The notion of a truly moral act derives from not willing a specific thing, or even being worried about consequences, but derives from the notion of a "spiritual" will of itself. The human individual can will the universal, defined by Kant as the will willing itself through itself. The will is hence a spiritual, autonomous object, and this constitutes its dignity. It constitutes the very nature of morality (Kant, 1993).

But what does this have to do with being "good?" The central issue is that the sheer form of the will is universal. The human will is hence a "communitarian" object that affects many people around it. But more importantly, if the will is an immaterial object and hence free, it is in precisely its freedom�€"the fact that it is different from objects in (space/time) nature, that lies at the root of willing and hence, morality. Thus, one can analyze the will as universal, free and immaterial. All three of those terms are interrelated. If the will is immaterial then it is undetermined, if it is undetermined then it is universal, since a lack of determination implies lack of object. Thus, from all this, a good action is that which proceeds from the universal will fully autonomous.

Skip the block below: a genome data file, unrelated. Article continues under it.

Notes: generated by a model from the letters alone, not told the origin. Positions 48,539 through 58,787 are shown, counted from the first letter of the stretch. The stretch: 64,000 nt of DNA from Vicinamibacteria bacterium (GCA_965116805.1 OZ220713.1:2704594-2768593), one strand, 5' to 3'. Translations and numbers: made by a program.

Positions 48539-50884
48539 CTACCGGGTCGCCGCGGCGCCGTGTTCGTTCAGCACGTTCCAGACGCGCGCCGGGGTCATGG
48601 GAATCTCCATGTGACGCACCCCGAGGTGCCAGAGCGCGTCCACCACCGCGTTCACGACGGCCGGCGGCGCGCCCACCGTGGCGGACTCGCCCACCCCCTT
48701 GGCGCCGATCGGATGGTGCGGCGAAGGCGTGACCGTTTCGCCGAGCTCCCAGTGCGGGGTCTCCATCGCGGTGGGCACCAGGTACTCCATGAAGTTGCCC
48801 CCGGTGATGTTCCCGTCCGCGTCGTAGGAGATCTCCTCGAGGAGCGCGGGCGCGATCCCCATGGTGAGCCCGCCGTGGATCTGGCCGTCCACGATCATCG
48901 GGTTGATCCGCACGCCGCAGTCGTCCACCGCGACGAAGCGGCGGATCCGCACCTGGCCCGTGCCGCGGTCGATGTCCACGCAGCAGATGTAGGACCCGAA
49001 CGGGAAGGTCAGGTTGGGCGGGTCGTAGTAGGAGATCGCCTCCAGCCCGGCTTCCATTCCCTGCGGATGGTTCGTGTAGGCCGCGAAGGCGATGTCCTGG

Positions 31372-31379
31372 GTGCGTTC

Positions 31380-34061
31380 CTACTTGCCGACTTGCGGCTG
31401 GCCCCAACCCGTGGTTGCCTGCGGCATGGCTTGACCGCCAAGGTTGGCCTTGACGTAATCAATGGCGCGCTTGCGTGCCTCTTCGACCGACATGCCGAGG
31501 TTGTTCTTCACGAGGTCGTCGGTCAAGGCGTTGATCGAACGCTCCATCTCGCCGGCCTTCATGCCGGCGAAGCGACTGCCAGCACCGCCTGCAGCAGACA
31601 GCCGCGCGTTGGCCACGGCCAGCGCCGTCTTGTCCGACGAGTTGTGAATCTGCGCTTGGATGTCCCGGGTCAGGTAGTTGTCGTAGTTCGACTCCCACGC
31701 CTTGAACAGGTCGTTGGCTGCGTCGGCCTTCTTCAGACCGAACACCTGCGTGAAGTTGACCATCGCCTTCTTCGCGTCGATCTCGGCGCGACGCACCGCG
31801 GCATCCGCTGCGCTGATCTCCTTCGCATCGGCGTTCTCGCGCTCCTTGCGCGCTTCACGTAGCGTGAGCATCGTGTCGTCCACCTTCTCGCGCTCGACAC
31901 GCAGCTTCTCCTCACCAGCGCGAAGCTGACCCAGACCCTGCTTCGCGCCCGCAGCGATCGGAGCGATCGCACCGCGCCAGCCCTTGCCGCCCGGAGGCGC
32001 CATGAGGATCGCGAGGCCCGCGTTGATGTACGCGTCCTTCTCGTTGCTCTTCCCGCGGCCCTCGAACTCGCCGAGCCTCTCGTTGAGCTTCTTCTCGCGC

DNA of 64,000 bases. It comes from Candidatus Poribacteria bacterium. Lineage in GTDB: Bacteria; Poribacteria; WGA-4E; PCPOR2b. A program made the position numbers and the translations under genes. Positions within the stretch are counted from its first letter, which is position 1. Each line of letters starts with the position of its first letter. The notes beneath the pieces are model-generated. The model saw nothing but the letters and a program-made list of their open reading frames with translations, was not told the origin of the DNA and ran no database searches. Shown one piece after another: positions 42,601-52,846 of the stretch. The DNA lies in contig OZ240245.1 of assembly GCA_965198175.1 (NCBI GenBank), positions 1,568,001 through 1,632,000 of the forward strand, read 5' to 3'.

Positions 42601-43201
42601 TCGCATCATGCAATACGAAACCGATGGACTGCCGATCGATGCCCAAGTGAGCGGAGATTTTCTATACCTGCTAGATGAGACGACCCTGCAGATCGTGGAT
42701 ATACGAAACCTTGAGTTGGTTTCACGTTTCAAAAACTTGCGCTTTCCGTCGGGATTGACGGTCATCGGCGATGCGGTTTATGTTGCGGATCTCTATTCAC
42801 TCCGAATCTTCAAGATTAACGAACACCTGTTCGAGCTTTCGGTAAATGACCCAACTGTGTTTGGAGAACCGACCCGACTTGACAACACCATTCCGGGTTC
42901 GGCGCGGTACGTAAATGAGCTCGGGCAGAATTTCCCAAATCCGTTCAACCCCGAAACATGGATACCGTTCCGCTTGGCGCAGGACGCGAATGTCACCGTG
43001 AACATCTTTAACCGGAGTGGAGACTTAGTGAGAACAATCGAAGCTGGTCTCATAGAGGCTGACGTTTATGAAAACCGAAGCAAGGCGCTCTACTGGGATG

If the will was motivated by a specific interest, such as profits, it is no longer an autonomous will, but it is motivated by something outside it, the passion of greed. The invasion of the will by a passion means that the will is no longer free; it has become part of the rest of created nature. It is not free because it is controlled by an outside source. The existence of a passion that motivates the will is introducing materiality into willing and hence vitiating its freedom.